Cowboys-legende Roger Staubach op Veterans Day: ‘Ons weermag moet 'n ekstra drukkie kry’

Cowboys-legende Roger Staubach op Veterans Day: 'Our military should get an extra hug'

Dallas Cowboys Hall of Famer Roger Staubach was not only a Super Bowl-winning quarterback on the field, but he was a champion off the field as well.

Staubach, who won the 1963 Heisman Trophy award while attending the United States Naval Academy, served four years in the U.S. Vloot, which even included a tour in Vietnam. After he served, he joined the Cowboys as a 27-year-old rookie, and he played all 11 seasons of his professional career with the franchise.


Staubach spoke to Fox News on Wednesday on behalf of USAA and its Salute to Service sweepstakes for military members. He said if it weren’t for Gil Brandt, former Cowboys vice president of player personnel, he may never have left the service to play in the NFL.

“I spent four years in the service, but I admire those who’ve spent a lot more time than me and retired there. I can’t thank our veterans enough,” Staubach said. “Every day they get up and care about us and our families. Men and women in the services they are in very difficult, confusing times right now. Our military on Veterans Day should get an extra hug.”

Staubach added: “When I joined the Dallas Cowboys, Don Meredith retired, so they gave me a chance to play with Craig Morton, and we battled back-and-forth. I was very fortunate when I came out of the service, to go with the Cowboys. And I’m not sure I would have come out if the Cowboys hadn’t believed in me.”

Roger Staubach, Dallas Cowboys gameplay. (Photo by Walt Disney Television via Getty Images)

Roger Staubach, Dallas Cowboys gameplay. (Photo by Walt Disney Television via Getty Images)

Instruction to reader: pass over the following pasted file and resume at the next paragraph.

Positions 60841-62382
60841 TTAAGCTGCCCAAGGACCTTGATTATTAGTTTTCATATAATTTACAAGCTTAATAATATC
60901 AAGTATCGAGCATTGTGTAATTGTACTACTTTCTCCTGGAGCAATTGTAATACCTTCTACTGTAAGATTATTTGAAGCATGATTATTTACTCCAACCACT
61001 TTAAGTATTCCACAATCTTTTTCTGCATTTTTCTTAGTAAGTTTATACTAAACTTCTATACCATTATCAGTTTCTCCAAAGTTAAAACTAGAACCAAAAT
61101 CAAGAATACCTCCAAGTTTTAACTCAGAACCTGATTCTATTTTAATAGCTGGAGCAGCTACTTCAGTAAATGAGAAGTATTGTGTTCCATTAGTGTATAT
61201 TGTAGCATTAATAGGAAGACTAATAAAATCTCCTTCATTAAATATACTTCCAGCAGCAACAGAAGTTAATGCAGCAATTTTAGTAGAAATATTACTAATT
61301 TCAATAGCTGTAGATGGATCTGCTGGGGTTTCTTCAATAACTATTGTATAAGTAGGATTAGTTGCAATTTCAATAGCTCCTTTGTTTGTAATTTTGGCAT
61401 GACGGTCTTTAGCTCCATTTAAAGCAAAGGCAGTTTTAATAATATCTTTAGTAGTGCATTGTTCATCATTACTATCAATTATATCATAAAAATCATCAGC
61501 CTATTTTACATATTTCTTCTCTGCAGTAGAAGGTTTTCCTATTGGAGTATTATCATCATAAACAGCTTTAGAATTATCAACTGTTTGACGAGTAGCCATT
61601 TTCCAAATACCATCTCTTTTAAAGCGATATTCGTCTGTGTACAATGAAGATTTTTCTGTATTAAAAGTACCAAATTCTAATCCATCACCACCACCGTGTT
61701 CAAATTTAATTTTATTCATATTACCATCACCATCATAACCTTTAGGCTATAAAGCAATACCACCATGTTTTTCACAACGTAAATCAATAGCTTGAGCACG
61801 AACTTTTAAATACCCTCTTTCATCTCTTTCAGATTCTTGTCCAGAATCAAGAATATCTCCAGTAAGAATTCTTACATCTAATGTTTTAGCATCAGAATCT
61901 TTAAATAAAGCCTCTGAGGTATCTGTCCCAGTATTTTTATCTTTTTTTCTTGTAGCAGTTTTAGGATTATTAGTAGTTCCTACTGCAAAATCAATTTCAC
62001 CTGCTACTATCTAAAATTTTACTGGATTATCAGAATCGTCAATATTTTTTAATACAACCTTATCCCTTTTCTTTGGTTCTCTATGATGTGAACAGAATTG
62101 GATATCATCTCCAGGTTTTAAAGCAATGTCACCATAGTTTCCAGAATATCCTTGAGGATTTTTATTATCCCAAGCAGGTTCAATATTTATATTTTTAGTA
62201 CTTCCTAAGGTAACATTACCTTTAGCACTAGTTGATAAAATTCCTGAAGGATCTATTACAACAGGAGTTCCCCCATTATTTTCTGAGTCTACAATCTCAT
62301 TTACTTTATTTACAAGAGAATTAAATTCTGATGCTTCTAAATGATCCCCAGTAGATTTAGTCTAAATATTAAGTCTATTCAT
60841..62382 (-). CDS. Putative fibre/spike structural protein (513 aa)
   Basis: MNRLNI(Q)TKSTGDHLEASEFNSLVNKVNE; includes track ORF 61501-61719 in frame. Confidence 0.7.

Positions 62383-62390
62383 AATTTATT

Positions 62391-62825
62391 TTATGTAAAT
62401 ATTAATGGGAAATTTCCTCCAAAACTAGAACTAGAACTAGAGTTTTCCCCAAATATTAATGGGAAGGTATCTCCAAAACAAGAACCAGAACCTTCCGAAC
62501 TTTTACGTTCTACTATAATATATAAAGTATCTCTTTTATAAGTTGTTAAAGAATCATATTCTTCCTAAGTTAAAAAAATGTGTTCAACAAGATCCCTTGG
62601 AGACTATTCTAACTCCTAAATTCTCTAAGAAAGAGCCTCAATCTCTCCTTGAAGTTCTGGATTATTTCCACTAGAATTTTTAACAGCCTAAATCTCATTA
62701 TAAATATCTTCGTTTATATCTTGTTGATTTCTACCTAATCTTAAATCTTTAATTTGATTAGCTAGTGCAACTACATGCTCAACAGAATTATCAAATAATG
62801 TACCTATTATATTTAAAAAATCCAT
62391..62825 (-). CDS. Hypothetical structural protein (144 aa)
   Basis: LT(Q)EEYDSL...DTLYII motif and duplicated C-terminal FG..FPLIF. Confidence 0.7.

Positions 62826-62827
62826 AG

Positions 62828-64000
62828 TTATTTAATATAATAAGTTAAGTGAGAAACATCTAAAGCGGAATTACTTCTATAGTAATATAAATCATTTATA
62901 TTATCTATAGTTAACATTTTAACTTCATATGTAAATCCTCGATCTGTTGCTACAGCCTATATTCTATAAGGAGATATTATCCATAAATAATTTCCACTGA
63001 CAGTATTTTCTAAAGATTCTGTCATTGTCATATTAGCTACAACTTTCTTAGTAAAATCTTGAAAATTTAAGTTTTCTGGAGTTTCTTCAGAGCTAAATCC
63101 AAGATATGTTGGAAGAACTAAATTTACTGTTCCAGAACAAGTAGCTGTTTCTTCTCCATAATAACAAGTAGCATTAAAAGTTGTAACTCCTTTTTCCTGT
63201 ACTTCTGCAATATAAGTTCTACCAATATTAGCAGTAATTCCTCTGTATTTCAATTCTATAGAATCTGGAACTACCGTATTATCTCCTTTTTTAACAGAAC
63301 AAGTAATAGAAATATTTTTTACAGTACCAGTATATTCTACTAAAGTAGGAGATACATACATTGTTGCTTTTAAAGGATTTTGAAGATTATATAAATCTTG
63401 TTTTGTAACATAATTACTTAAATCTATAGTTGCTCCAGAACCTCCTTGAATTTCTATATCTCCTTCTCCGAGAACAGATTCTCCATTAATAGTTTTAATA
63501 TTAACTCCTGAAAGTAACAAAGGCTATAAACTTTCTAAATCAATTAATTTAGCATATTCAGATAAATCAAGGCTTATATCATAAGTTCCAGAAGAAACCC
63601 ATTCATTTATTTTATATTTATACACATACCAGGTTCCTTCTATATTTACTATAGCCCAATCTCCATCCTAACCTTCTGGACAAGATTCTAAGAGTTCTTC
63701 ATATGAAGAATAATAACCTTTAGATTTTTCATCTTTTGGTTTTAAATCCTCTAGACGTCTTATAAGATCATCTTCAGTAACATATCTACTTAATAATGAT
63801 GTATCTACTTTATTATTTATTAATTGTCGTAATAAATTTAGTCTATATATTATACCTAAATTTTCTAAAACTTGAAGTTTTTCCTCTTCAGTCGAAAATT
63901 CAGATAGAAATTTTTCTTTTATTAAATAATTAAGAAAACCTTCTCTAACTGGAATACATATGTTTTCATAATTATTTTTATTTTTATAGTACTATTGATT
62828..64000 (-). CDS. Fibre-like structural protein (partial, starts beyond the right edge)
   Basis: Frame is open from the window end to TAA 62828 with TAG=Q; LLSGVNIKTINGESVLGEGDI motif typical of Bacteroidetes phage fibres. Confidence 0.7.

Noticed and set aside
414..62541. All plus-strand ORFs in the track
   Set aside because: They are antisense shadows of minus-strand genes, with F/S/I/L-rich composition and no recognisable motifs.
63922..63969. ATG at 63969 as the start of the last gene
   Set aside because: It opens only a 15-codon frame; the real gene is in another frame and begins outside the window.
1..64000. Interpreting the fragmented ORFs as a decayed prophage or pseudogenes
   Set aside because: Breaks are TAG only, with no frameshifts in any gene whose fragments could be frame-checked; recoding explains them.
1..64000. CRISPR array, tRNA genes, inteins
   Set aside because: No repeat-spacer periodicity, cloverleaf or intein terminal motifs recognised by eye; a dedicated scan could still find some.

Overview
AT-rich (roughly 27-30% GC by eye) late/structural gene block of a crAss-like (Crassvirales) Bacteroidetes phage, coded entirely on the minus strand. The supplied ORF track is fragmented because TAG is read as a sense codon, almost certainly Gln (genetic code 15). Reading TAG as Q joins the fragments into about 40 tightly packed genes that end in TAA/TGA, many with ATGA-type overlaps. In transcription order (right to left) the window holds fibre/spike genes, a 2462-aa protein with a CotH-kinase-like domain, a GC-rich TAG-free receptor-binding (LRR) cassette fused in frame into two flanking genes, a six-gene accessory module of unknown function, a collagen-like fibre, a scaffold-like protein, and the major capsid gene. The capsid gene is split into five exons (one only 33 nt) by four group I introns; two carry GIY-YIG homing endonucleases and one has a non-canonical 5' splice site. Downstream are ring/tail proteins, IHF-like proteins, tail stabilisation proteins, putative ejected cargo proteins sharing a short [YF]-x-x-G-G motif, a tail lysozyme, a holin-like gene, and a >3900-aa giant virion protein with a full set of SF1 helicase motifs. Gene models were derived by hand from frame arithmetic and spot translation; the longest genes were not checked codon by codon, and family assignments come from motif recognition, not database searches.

Staubach has taken notice over the recent months of the national anthem protests across all of the major sports, insluitend die NFL. When it comes to racial inequality and social injustice, Staubach said that he’s “very much on the side of getting rid of discrimination.”

'Wel, first of all, we have a great country. We just got off to a bad start,” Staubach said. “We had a bunch of white guys that didn’t understand the evils of discrimination. And even women couldn’t vote until 1919. We’re coming around, but it’s still not there yet.

“A lot of my good Black friends, they have their grandparents and great-grandparents tell them what happened. They know it’s still not where it should be. There’s a lot of us working on making sure that we understand the evils of discrimination. My parents were very good. They taught me that it was wrong to discriminate.”


Staubach, a two-time Super Bowl champion, was a part of the 1970s All-Decade Team, as well as the NFL’s 100th Anniversary All-Time Team. He led the Cowboys to five Super Bowl appearances, four as the starter, and when he was named the MVP of Super Bowl VI, he was the first of four players to win both the Heisman Trophy as well as a Super Bowl MVP, along with Jim Plunkett, Marcus Allen and Desmond Howard.

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